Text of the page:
What about weight?
Weight is a topic which, for many women, consumes much of our headspace. We are exposed to so much conflicting information, and to conflicting diet and exercise recommendations, that it is really difficult to know what to do. In answer to all this conflicting advice, and perhaps why it exists… what is best for a long term healthy weight for you depends on your individual biology, your physiology, your stress levels, your hormone levels, your food preferences, and your movement choices.
If you would like to maintain your ideal weight in the long term it’s often more helpful to see how you can improve your metabolic health. Your weight will be ideal as a great side effect.
Many functional medicine practitioners therefore advocate for long term healthy dietary changes, such as the Core Food Plan which was developed by the Functional Medicine Institute. The long term impact of eating healthy whole foods, healthy fats, less sugar and no processed foods ultimately leads to less stress on your system, resulting in lower levels of cortisol and insulin relating to food intake. Ultimately this leads to long term weight loss and better health. Many doctors do not focus on calorie restrictions, and rather encourage implementing healthy lifestyle changes, which have the positive side effect of a decrease in fat stores.
7 – 9 hours of restful sleep per night is important for weight loss. Ideally, you should eat at least 2 hours before going to bed in order to allow your possible rise in blood sugar levels to subside before going to sleep. Simply giving your digestive system at least a 12 -13 hour break between dinner and breakfast, has many health benefits which we will discuss further workshop 4 where we explore intermittent fasting.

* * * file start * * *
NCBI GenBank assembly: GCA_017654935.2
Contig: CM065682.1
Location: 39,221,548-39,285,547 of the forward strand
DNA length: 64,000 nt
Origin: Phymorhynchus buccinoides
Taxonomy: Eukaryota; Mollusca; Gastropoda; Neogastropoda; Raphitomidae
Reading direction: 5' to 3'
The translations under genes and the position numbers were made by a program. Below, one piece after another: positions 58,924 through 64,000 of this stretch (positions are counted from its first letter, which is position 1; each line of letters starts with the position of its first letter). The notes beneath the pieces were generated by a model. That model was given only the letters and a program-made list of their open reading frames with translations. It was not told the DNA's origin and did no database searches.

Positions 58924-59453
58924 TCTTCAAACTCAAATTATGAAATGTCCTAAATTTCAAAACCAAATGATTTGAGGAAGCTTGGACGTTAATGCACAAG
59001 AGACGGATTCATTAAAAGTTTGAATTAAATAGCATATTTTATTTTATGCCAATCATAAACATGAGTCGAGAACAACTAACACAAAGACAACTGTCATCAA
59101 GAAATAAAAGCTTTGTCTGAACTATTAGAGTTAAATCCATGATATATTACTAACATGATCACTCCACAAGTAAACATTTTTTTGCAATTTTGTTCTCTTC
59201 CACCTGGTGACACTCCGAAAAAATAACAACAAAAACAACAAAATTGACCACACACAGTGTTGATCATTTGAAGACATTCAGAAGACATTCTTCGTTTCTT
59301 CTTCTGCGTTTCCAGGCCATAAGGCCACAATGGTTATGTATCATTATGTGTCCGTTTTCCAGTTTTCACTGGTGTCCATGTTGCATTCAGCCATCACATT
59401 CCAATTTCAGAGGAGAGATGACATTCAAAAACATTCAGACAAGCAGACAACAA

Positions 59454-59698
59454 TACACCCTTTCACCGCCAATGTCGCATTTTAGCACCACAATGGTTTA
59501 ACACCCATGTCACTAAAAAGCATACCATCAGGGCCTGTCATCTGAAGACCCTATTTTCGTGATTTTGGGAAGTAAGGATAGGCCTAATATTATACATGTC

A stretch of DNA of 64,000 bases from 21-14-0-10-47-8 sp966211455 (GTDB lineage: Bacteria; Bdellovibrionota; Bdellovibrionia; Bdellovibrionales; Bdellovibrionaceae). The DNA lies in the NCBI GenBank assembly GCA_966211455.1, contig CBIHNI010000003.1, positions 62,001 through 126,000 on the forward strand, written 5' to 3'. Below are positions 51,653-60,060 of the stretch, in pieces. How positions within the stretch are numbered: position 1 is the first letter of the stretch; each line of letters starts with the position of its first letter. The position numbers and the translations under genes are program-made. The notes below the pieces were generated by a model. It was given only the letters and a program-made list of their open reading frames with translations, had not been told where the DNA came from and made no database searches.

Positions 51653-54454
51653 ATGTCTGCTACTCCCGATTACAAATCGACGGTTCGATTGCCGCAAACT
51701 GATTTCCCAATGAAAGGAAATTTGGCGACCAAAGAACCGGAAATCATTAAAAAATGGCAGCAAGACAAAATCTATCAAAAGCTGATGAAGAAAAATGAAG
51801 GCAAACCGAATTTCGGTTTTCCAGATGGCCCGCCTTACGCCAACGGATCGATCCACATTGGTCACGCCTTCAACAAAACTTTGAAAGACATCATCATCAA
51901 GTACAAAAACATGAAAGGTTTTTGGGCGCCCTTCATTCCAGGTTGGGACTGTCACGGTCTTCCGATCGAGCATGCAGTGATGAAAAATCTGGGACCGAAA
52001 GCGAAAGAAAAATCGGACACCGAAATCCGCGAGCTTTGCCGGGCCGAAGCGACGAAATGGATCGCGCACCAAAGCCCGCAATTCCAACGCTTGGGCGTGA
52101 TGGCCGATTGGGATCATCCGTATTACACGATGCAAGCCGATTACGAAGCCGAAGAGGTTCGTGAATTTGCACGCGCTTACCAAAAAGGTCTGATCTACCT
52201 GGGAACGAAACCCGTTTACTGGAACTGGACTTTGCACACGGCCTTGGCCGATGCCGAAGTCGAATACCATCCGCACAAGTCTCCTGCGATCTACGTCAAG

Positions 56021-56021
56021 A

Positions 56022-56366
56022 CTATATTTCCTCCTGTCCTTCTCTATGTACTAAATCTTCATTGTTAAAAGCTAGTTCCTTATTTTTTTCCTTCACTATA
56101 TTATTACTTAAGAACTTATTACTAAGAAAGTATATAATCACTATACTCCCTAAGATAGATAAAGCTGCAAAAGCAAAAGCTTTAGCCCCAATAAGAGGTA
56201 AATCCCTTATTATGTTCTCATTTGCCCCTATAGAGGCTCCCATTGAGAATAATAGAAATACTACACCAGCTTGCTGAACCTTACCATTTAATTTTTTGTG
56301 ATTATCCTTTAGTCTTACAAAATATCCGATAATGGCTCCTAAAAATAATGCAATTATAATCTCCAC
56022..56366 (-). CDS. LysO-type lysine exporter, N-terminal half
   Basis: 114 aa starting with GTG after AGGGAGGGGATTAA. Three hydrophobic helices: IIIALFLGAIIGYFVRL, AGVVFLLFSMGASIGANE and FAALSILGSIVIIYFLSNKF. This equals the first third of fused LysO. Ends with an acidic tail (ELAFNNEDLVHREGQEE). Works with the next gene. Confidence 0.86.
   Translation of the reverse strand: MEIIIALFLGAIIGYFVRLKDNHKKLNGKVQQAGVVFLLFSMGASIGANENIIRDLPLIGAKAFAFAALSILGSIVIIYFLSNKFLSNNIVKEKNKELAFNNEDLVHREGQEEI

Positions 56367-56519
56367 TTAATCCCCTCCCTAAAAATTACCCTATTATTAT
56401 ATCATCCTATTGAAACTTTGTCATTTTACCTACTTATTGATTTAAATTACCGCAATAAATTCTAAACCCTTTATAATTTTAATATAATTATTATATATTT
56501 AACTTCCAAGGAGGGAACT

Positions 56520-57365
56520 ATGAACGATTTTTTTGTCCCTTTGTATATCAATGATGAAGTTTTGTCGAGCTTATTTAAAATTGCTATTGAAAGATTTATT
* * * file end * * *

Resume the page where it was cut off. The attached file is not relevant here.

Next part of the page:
In addition resistance training to increase lean muscle mass leads to improved insulin sensitivity. Increased muscle mass leads to improvements in growth hormone levels and is more metabolically active.
 Metabolism: The three main purposes of metabolism are: the conversion of the energy in food to energy available to run cellular processes; the conversion of food to building blocks for proteins, lipids, nucleic acids, and some carbohydrates; and the elimination of metabolic wastes. (…). The word metabolism can also refer to the sum of all chemical reactions that occur in living organisms, including digestion and the transportation of substances into and between different cells, in which case the above described set of reactions within the cells is called intermediary (or intermediate) metabolism. (Wikipedia, kein Datum)